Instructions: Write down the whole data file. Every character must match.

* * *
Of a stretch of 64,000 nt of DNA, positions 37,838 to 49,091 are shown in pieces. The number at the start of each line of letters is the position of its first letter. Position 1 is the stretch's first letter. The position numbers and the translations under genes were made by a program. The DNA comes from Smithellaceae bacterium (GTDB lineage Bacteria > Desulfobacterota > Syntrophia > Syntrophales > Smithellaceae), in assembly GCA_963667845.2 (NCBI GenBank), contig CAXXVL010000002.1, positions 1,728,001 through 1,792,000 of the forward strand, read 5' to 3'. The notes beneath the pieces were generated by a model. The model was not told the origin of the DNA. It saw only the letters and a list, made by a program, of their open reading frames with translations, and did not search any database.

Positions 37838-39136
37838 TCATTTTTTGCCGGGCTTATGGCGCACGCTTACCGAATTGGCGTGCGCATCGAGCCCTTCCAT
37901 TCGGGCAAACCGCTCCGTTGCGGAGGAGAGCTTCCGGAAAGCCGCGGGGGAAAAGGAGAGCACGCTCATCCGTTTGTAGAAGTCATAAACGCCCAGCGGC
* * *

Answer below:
Of a stretch of 64,000 nt of DNA, positions 37,838 to 49,091 are shown in pieces. The number at the start of each line of letters is the position of its first letter. Position 1 is the stretch's first letter. The position numbers and the translations under genes were made by a program. The DNA comes from Smithellaceae bacterium (GTDB lineage Bacteria > Desulfobacterota > Syntrophia > Syntrophales > Smithellaceae), in assembly GCA_963667845.2 (NCBI GenBank), contig CAXXVL010000002.1, positions 1,728,001 through 1,792,000 of the forward strand, read 5' to 3'. The notes beneath the pieces were generated by a model. The model was not told the origin of the DNA. It saw only the letters and a list, made by a program, of their open reading frames with translations, and did not search any database.

Positions 37838-39136
37838 TCATTTTTTGCCGGGCTTATGGCGCACGCTTACCGAATTGGCGTGCGCATCGAGCCCTTCCAT
37901 TCGGGCAAACCGCTCCGTTGCGGAGGAGAGCTTCCGGAAAGCCGCGGGGGAAAAGGAGAGCACGCTCATCCGTTTGTAGAAGTCATAAACGCCCAGCGGC